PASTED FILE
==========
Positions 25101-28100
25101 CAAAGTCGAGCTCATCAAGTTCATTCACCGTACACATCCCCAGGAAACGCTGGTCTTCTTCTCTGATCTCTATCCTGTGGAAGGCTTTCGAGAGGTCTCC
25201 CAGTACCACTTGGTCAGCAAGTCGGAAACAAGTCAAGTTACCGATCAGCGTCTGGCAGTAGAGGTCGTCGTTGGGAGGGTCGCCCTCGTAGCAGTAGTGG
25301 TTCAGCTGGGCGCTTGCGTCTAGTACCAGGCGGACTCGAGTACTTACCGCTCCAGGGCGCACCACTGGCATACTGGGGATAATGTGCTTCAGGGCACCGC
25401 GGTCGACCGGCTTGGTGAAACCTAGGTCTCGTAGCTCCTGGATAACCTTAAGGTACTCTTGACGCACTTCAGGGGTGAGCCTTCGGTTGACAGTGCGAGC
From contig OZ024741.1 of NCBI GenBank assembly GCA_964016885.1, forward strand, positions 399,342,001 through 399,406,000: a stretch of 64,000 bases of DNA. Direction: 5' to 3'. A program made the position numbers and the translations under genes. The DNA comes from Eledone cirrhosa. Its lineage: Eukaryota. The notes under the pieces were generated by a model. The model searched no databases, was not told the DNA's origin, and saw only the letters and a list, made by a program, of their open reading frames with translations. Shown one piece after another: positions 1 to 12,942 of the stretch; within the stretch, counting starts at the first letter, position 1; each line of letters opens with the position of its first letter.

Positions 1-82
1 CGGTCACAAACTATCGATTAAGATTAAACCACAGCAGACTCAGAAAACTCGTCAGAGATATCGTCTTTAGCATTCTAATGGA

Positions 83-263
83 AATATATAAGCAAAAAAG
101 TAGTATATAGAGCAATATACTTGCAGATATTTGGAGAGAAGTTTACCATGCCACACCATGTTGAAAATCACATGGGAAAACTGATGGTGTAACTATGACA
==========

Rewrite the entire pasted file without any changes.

Positions 25101-28100
25101 CAAAGTCGAGCTCATCAAGTTCATTCACCGTACACATCCCCAGGAAACGCTGGTCTTCTTCTCTGATCTCTATCCTGTGGAAGGCTTTCGAGAGGTCTCC
25201 CAGTACCACTTGGTCAGCAAGTCGGAAACAAGTCAAGTTACCGATCAGCGTCTGGCAGTAGAGGTCGTCGTTGGGAGGGTCGCCCTCGTAGCAGTAGTGG
25301 TTCAGCTGGGCGCTTGCGTCTAGTACCAGGCGGACTCGAGTACTTACCGCTCCAGGGCGCACCACTGGCATACTGGGGATAATGTGCTTCAGGGCACCGC
25401 GGTCGACCGGCTTGGTGAAACCTAGGTCTCGTAGCTCCTGGATAACCTTAAGGTACTCTTGACGCACTTCAGGGGTGAGCCTTCGGTTGACAGTGCGAGC
From contig OZ024741.1 of NCBI GenBank assembly GCA_964016885.1, forward strand, positions 399,342,001 through 399,406,000: a stretch of 64,000 bases of DNA. Direction: 5' to 3'. A program made the position numbers and the translations under genes. The DNA comes from Eledone cirrhosa. Its lineage: Eukaryota. The notes under the pieces were generated by a model. The model searched no databases, was not told the DNA's origin, and saw only the letters and a list, made by a program, of their open reading frames with translations. Shown one piece after another: positions 1 to 12,942 of the stretch; within the stretch, counting starts at the first letter, position 1; each line of letters opens with the position of its first letter.

Positions 1-82
1 CGGTCACAAACTATCGATTAAGATTAAACCACAGCAGACTCAGAAAACTCGTCAGAGATATCGTCTTTAGCATTCTAATGGA

Positions 83-263
83 AATATATAAGCAAAAAAG
101 TAGTATATAGAGCAATATACTTGCAGATATTTGGAGAGAAGTTTACCATGCCACACCATGTTGAAAATCACATGGGAAAACTGATGGTGTAACTATGACA